Selman, C. (2012).
Understanding the 21st Century Projection of the Wet Season over the Southeastern United States. Master's thesis, Florida State University, Tallahassee, FL.
Holbach, H. (2012).
The Effects of Gap-Wind-Induced Vorticity, the Monsoon Trough, and the ITCZ on Tropical Cyclogenesis. Master's thesis, Florida State University, Tallahassee, FL.
Farmer, B. (2012).
Evaluation of Bulk Heat Fluxes from Atmospheric Datasets. Master's thesis, Florida State University, Tallahassee, FL.
Collier, C. (2012).
Effects of Sea State on Offshore Wind Resourcing in Florida. Master's thesis, Florida State University, Tallahassee, FL.
Ford, K. M. (2008).
Uncertainty in Scatterometer-Derived Vorticity. Master's thesis, Florida State University, Tallahassee, FL.
Abstract: A more versatile and robust technique is developed for determining area averaged surface vorticity based on vector winds from the SeaWinds scatterometer on the QuikSCAT satellite. This improved technique is discussed in detail and compared to two previous studies by Sharp et al. (2002) and Gierach et al. (2007) that focused on early development of tropical systems. The error characteristics of the technique are examined in detail. Specifically, three independent sources of error are explored: random observational error, truncation error and representation error. Observational errors are due to random errors in the wind observations, and determined as a worst-case estimate as a function of averaging spatial scale. The observational uncertainty in vorticity averaged for a roughly circular shape with a 100 km diameter, expressed as one standard deviation, is approximately 0.5 x 10 -5 s-1 for the methodology described herein. Truncation error is associated with the assumption of linear changes between wind vectors. For accurate results, it must be estimated on a case-by-case basis. An attempt is made to determine a lower bound of truncation errors through the use of composites of tropical disturbances. This lower bound is calculated as 10-7 s-1 for the composites, which is relatively small compared to the tropical disturbance detection threshold set at 5 x 10-5 s-1, used in an earlier study. However, in more realistic conditions, uncertainty related to truncation errors is much larger than observational uncertainty. The third type of error discussed is due to the size of the area being averaged. If the wind vectors associated with a vorticity maximum are inside the perimeter of this area (away from the edges), it will be missed. This type of error is analogous to over-smoothing. Tropical and sub-tropical low pressure systems from three months of QuikSCAT observations are used to examine this error. This error results in a bias of approximately 1.5 x 10-5 s-1 for area averaged vorticity calculated on a 100 km scale compared to vorticity calculated on a 25 km scale. The discussion of these errors will benefit future projects of this nature as well as future satellite missions.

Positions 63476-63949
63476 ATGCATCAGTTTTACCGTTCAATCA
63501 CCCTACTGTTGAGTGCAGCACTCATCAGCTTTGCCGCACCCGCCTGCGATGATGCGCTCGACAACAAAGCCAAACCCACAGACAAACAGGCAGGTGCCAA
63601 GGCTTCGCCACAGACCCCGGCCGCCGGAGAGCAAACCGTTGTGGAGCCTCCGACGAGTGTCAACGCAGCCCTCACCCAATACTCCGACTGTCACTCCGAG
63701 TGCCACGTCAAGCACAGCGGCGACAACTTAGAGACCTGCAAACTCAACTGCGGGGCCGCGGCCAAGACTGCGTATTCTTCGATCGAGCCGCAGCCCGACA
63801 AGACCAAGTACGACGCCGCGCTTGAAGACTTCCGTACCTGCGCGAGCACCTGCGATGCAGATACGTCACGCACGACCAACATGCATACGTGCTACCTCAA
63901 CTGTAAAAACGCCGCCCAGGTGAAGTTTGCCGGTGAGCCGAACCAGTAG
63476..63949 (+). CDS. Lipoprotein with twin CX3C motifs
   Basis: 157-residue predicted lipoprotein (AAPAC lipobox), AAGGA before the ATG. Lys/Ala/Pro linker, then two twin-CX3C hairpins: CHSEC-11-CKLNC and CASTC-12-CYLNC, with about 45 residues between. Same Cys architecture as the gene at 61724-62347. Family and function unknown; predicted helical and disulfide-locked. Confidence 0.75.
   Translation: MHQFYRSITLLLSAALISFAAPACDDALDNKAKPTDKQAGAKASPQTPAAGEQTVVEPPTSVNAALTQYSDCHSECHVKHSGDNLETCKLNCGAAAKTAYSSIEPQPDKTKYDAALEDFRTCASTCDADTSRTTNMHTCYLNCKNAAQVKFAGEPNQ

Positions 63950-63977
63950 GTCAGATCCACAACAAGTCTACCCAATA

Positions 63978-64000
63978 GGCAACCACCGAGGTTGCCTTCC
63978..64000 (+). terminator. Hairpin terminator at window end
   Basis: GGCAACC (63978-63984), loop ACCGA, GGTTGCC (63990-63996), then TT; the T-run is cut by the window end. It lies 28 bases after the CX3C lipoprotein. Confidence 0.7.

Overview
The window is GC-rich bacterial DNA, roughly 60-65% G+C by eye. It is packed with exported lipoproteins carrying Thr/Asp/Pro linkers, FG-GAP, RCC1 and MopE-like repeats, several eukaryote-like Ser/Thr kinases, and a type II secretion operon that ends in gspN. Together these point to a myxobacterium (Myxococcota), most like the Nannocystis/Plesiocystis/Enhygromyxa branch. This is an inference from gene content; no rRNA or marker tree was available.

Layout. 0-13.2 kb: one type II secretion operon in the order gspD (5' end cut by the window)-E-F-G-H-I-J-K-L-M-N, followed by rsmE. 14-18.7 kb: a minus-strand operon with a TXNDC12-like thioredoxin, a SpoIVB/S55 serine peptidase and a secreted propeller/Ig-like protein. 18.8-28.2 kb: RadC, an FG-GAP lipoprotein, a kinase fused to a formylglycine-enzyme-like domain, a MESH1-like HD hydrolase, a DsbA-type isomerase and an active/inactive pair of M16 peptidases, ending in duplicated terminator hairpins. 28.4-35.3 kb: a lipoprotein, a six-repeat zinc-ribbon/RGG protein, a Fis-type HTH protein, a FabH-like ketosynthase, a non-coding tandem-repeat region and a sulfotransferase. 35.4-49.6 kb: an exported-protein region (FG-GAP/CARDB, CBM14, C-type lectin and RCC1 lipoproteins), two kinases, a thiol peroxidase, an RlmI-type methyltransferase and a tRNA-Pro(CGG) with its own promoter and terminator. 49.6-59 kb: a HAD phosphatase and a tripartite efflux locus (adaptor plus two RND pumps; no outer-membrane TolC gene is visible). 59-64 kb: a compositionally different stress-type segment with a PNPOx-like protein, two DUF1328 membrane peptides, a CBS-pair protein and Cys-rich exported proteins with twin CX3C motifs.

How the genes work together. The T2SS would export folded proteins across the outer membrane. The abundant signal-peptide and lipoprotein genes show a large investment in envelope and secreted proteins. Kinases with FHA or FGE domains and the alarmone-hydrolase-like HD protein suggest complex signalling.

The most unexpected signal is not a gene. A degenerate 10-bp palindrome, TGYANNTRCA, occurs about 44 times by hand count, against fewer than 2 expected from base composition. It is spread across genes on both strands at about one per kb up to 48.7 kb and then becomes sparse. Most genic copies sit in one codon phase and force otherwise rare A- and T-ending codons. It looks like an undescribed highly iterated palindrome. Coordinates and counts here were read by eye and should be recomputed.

Frumkin, A. (2011).
Predictability of Dry Season Reforecasts over the Tropical South American Region. Master's thesis, Florida State University, Tallahassee, FL.
Goto, Y. (2008).
Improved Vegetation Characterization and Freeze Statistics in a Regional Spectral Model for the Florida Citrus Farming Region. Ph.D. thesis, Florida State University, Tallahassee, FL.
Abstract: This study focused on the effective use of a numerical climate model for agriculture in Florida, especially in the citrus farming region of the Florida peninsula, because of the impact of agriculture to Florida's economy. For the analyses of the ensemble, the climate models used in this study were the FSU/COAPS Global Spectral Model and FSU/COAPS Regional Spectral Model (FSU/COAPS RSM) coupled with a land-surface model. The multi-convective scheme method and variable initial conditions were used for the ensembles. Severe freezes impacting agriculture in Florida were associated with some major climate patterns, such as El Niño and Southern Oscillation (ENSO) and North Atlantic Oscillation (NAO). In the first part of this study, seasonal ensemble integrations of the regional model were examined for the tendencies of freezes in the Florida peninsula during each ENSO or NAO phase is examined. Mean excess values of minimum temperatures from thresholds on the basis of the Generalized Pareto Distribution (GPD), which represents the extreme data in a dataset, were used to analyze the freezes in the regional model. According to some previous studies, El Niño winters obtain fewer freezes than the other ENSO phases. Although the ensemble comprised only 19 winters, the ensemble found variability patterns in minimum temperatures in each climate phase similar to the findings in the previous studies which were based on the observed data. The FSU/COAPS RSM was coupled with Community Land Model 2.0 (CLM2), to represent the land-surface conditions. Although the coupling improved the temperature forecast of the RSM, it still has a cold bias and simulates smaller diurnal temperature changes than actually occur in southern Florida. Among the prescribed surface data, Leaf Area Index (LAI) for southern Florida in the CLM2 is lower than those observed by MODIS (Moderate Resolution Imaging Spectroradiometer). In the first experiment of this part, the sensitivity of the temperature forecast to the LAI in the climate models was investigated, by modifying the LAI data in the CLM2 based on the monthly MODIS observations. In the second experiment, newly created prescribed datasets of LAI and plant functional types for the CLM2 based on the MODIS observations were applied to the RSM. The substitution increased the diurnal temperature change in southern Florida slightly but almost consistently.
Gouillon, F. (2010).
Internal Wave Propagation and Numerically Induced Diapycnal Mixing in Oceanic General Circulation Models. Ph.D. thesis, Florida State University, Tallahassee, FL.